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Knowing there were some big fish around, I paddled as fast as I could to the start of my drift. One cast later and, just like that, I was hooked up again. I couldn’t believe what I was experiencing; it almost felt like a dream. For a third time, I braced myself and got comfortable in my seat while the fish ran at what seemed like a million miles an hour. I couldn’t apply too much pressure on the fish I was only using 10lb braid. All I could do was watch line disappear off the reel and hope for the best. Another long fight and my arms were starting to feel it, but the fish was getting closer and closer and I knew I couldn’t give it a rest. One last run and I was confident I had it beat.

This was insane! It was even bigger than the last one. Maybe even big enough to be a PB, I thought to myself. It just felt too easy at this point. For the third time I found myself holding a 20lb plus snapper in my arms. It has was the best snapper fishing I’d ever experienced. Unfortunately, after around fifteen minutes of trying to revive it for a safe release, it became apparent that it wasn’t going to swim away. Not exactly what I was hoping for. Regardless, I put the fish out of its misery and decided I would have one last cast before I headed back to shore. Just like clockwork, moments later, I was hooked up again!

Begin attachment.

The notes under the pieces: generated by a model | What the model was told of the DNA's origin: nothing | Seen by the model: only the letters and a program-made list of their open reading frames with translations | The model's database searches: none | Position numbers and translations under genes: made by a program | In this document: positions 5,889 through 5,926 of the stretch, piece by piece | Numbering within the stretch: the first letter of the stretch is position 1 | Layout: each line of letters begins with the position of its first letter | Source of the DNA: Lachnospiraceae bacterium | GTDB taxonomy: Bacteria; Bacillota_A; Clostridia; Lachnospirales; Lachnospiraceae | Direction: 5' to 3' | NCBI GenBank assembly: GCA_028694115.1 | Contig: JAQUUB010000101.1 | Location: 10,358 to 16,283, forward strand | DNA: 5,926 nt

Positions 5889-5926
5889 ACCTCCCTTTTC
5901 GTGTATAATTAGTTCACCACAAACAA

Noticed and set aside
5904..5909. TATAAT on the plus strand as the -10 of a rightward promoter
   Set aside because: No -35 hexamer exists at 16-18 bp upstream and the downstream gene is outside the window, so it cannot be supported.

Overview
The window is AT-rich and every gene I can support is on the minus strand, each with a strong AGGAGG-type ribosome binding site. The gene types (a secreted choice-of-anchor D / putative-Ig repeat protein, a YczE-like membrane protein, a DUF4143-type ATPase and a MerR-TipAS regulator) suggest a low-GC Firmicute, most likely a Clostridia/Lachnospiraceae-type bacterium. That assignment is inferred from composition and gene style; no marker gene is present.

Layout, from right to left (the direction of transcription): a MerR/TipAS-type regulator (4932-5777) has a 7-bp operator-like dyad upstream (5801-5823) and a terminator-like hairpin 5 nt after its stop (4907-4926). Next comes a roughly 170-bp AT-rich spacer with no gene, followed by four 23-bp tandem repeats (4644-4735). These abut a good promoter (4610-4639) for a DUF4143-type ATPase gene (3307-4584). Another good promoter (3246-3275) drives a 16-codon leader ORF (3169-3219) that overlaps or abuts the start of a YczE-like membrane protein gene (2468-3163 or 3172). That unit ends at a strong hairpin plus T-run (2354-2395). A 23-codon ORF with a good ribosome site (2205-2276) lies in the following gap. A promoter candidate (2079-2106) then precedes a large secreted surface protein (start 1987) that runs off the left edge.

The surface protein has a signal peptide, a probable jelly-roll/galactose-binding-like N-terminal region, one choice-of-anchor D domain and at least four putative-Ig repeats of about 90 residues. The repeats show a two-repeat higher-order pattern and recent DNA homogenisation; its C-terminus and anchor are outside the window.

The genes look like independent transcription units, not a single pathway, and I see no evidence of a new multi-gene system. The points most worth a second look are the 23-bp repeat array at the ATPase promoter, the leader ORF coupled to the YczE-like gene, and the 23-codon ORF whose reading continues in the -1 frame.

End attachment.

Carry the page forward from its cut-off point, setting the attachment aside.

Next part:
Shaw attempted to release both these fish, but neither survived.

Shaw attempted to release both these fish, but neither survived.

I couldn’t help but not be surprised at this point. The rod was loaded up and my arms were really burning. After being towed around for a good ten minutes (for the fourth time) I had a 20lb snapper next to the kayak. I didn’t even bother getting a photo with this one. My priorities were set on getting a safe release on this big girl, but once again I was faced with the problem of the fish floating back up to the surface. It just goes to show the importance of carrying a venting needle in your tackle bag. I brought the fish onboard and dispatched it and decided that was enough. I couldn’t take the risk of another big breeding snapper dying on me.

As I began the paddle back to the beach, I pondered the weight of the two giant snapper sitting behind me. I landed the kayak and was greeted by mum ready with her phone for some pics and a set of scales to get a weight on the fish. I decided it was appropriate to weigh the smaller of the two fish first… 21.7lb!! At that stage, I knew the bigger of the two fish would be close to my personal best. I hung it on the scales and they read 27lb – beating my previous PB by two pounds. It measured a whopping 86.5cm in length. I was absolutely stoked! I have enjoyed some great snapper fishing over the years, but this experience was truly epic and will be hard to beat.

December 2022 - Shaw Watson
New Zealand Fishing News Magazine.
Copyright: NZ Fishing Media Ltd.
Re-publishing elsewhere is prohibited